That’s true, but some options are what we call first line: These are TCA and cryotherapy among provider-administered options, and Imiquimod and sinecatchins among those that are patient-applied. One advantage to Imiquimod is it reduces the rate of subsequent recurrences. It is probably the best of the patient-administered options due to its advantages in reducing the rate of recurrence. Another approach is to simply monitor the warts to see if they resolve naturally. This works best with newly developed warts; lesions present for more than six months have a much smaller likelihood of going away without treatment.

Regarding lifestyle and diet, what should we say to someone with persistent warts, or warts that recur often.

Things to be aware of include smoking, alcohol use, and stress in general. Anything that impairs immunity reduces our natural control over warts. Reducing stress in those areas would be helpful in enhancing and strengthening a patient’s immune system, allowing it to play a stronger role in controlling the reactivation of warts.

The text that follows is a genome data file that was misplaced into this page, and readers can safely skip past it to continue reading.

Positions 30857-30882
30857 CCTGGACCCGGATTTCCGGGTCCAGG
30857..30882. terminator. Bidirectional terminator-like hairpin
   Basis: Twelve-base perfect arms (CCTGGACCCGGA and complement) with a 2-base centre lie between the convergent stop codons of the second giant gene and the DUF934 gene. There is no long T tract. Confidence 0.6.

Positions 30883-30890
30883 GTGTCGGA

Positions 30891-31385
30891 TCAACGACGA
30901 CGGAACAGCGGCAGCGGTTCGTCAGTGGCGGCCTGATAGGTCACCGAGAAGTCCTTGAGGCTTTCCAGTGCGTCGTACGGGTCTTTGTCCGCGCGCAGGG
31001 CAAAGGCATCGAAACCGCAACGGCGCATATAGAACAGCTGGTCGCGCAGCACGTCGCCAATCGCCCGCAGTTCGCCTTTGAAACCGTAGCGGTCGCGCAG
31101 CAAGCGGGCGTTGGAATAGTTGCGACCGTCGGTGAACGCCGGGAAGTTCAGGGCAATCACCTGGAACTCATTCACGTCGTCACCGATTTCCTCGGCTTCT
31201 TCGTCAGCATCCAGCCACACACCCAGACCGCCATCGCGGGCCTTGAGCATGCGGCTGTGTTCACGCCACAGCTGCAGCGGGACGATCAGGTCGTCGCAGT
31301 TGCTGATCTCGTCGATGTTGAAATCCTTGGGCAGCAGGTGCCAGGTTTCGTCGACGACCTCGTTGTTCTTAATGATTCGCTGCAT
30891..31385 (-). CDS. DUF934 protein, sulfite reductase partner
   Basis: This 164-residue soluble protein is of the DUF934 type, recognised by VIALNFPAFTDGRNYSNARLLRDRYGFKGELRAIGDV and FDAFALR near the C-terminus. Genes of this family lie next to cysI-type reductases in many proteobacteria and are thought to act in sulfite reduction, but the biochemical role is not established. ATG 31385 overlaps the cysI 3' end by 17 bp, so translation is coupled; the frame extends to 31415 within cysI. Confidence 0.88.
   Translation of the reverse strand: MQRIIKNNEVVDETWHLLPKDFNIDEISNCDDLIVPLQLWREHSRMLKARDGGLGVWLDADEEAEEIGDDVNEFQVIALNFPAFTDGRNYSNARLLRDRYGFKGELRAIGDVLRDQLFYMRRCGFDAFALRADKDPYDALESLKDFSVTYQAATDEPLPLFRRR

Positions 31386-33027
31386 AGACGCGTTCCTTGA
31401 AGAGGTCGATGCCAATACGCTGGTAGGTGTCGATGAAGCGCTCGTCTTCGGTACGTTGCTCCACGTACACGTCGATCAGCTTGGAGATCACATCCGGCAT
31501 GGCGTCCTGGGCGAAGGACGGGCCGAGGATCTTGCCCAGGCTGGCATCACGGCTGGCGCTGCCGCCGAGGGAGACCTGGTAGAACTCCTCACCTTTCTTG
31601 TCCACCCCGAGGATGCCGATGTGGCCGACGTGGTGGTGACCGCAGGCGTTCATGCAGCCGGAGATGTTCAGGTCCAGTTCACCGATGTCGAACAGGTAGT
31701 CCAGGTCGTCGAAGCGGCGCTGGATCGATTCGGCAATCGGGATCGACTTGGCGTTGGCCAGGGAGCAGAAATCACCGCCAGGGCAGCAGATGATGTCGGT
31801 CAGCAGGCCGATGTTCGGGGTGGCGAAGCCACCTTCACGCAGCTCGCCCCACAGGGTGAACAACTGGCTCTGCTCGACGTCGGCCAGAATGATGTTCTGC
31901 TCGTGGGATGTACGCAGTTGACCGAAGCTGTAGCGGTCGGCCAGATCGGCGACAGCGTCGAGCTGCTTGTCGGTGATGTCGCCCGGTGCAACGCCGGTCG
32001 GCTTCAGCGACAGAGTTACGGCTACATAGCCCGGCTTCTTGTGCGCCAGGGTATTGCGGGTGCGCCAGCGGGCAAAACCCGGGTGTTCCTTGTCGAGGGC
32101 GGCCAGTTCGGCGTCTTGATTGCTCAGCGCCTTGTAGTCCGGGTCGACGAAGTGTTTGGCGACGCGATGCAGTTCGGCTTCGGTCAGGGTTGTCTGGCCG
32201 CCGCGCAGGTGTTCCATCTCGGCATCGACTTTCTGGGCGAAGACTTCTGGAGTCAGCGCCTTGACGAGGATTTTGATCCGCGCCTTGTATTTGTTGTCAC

What about partners?
The sex partner of someone with genital warts should have a visual examination of the genitals, as well as other appropriate STD tests. Since as many as half of unrecognized warts are in the perianal area, I recommend that a full genital exam (front and back of genital area with good lighting) of the partner be performed by a clinician.

I also recommend people use condoms during treatment for warts. There is research - done with women who are having treatment associated with abnormal Pap tests -that suggests using condoms post-treatment reduces the recurrence of HPV and related lesions following treatment. These studies weren’t done with couples diagnosed with warts, but I think it’s a very logical extension here.  Condoms should be used when having sex with new partners, and the number of sexual partners should be kept to a minimum. Condoms do offer some protection against acquiring HPV and developing genital warts, and this is often not emphasized by clinicians.